There were other, more subtle shifts in the London real estate industry during this period, however, forcing the company to reevaluate its core strategy. The trend toward securing long-term leases was evolving gradually into a more tenant-friendly business strategy among the major London realtors. With many of the leases on Land Securities' primary properties set to expire, and with greater competition for tenants, the company's traditional philosophy--that the key to steady growth lay in the breadth of a realtor's holdings--was gradually making way to a more strictly profit-oriented mentality, with a focus on enhancing returns for investors. In response to this trend, Land Securities purchased Trillium, a property outsourcing group specializing in high-volume buying and selling of real estate, in November 2000. The move signaled a definitive, and crucial, break from tradition for Land Securities, who hoped to retain its dominant position in London real estate by paying close heed to the changing face of the market. Although the company was confronting a management crisis in the early 21st century, caused in part by this radical shift in business strategy, by 2002 it was clear that Land Securities had made a successful transition to remain competitive in the new investment-driven real estate climate.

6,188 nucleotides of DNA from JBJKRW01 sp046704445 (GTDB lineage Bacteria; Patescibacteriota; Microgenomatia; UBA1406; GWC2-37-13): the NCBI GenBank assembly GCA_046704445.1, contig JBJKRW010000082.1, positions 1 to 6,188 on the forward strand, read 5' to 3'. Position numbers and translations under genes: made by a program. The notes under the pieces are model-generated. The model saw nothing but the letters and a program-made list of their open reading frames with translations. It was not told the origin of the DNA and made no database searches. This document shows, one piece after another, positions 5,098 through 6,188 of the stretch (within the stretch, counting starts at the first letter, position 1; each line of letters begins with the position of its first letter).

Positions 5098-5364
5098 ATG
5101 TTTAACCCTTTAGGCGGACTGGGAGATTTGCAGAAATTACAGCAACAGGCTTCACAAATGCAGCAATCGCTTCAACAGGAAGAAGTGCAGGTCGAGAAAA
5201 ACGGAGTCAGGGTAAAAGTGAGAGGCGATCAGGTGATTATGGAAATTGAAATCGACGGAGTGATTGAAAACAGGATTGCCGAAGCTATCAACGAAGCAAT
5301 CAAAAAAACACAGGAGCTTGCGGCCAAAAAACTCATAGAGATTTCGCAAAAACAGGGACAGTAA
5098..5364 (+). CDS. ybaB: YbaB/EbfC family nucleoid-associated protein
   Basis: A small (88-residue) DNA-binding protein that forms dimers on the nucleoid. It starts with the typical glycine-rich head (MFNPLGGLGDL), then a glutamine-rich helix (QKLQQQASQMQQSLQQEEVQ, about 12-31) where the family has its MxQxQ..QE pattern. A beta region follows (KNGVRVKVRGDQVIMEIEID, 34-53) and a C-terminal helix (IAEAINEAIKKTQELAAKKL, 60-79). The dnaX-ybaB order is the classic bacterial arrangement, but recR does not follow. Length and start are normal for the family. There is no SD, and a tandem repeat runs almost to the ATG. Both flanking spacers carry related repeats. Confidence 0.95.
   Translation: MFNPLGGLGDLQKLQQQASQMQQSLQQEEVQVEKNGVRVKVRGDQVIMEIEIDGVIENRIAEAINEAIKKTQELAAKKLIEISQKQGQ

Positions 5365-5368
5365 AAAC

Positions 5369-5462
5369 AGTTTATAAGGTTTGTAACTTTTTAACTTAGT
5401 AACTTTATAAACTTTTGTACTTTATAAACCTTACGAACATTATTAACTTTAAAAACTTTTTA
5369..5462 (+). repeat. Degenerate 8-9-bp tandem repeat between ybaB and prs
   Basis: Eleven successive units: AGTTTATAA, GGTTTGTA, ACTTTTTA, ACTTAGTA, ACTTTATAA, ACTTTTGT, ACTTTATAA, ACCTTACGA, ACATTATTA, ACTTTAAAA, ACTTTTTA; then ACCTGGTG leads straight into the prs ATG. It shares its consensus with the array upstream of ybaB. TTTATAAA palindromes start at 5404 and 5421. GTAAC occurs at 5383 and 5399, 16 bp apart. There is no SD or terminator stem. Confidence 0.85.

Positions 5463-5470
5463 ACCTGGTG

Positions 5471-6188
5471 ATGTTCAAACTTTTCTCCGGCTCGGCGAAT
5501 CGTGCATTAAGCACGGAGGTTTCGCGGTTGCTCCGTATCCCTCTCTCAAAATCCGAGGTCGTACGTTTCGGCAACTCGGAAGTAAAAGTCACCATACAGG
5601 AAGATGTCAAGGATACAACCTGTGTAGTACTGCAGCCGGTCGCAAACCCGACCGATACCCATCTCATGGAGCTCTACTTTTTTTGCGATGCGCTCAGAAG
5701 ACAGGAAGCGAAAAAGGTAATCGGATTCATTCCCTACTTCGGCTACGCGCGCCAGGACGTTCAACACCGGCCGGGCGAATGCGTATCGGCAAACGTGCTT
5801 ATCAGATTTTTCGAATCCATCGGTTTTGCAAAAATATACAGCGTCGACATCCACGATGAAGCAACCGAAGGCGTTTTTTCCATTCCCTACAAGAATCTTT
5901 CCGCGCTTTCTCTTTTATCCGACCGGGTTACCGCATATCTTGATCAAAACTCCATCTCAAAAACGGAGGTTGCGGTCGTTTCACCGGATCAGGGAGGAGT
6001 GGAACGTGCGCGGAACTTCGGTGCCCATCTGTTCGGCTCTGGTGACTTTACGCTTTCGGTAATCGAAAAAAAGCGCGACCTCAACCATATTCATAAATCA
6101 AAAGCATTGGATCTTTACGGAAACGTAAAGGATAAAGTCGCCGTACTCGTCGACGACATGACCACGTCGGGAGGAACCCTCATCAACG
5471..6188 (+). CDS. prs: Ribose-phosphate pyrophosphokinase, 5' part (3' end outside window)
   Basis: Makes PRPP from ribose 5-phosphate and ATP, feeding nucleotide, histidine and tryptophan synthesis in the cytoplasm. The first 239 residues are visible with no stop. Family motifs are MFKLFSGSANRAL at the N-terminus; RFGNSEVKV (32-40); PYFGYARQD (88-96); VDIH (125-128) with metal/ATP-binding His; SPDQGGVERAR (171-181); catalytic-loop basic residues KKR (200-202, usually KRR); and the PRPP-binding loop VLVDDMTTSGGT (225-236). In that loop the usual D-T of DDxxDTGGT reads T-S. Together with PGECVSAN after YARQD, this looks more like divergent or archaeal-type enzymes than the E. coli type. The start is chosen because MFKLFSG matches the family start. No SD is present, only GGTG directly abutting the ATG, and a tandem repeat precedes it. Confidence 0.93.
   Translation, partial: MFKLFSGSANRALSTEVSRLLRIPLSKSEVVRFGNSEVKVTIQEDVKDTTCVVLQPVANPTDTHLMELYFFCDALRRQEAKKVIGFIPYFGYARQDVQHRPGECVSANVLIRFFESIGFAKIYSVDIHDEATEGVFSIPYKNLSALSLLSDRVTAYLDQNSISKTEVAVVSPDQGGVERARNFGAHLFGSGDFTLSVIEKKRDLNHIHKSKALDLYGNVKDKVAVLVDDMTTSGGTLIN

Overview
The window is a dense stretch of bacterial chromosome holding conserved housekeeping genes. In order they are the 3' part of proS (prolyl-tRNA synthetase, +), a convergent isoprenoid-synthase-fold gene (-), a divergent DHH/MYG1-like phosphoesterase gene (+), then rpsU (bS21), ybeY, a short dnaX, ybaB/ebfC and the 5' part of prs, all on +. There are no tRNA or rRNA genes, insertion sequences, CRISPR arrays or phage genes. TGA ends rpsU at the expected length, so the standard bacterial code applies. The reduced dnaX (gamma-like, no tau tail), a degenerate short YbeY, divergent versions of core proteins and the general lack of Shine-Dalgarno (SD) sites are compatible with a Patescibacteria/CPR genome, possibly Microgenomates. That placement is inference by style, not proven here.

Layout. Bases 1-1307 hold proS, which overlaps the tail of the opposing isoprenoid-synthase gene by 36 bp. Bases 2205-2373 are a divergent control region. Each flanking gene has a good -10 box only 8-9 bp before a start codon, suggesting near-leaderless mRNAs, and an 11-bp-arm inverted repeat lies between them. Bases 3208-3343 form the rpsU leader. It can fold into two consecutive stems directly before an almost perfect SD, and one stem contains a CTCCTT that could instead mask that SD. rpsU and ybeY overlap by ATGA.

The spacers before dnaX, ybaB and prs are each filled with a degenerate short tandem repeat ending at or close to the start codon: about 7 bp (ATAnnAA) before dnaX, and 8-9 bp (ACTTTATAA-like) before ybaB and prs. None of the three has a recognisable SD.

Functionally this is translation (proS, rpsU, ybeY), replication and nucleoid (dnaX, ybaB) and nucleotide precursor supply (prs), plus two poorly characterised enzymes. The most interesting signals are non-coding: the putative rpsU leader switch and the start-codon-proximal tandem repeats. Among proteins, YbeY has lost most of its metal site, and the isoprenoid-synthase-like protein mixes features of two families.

Principal Subsidiaries: Land Securities Properties Limited; Ravenseft Properties Ltd.; The City of London Real Property Company Ltd.; Ravenside Investments Ltd.; Ravenseft Industrial Estates Ltd.; Land Securities Trillium Limited.
Principal Operating Units: Portfolio Management; Development; LS Trillium.
Principal Competitors: The British Land Company PLC; Canary Wharf Group plc; MEPC Limited.
- Key Dates:
- 1944: Harold Samuel purchases Land Securities Investment Trust Ltd., which was originally incorporated in 1905 as Land Securities Assets Co. Ltd.
- 1947: The Town and Country Planning Act is enacted.
- 1951: Land Securities acquires Associated London Properties.
- 1955: Land Securities assumes complete ownership of Ravenseft Properties Ltd.
- 1969: Land Securities acquires The City of London Real Property Company Ltd.
- 1987: Harold Samuel dies.
- 2000: Land Securities purchases Trillium, a property outsourcing group.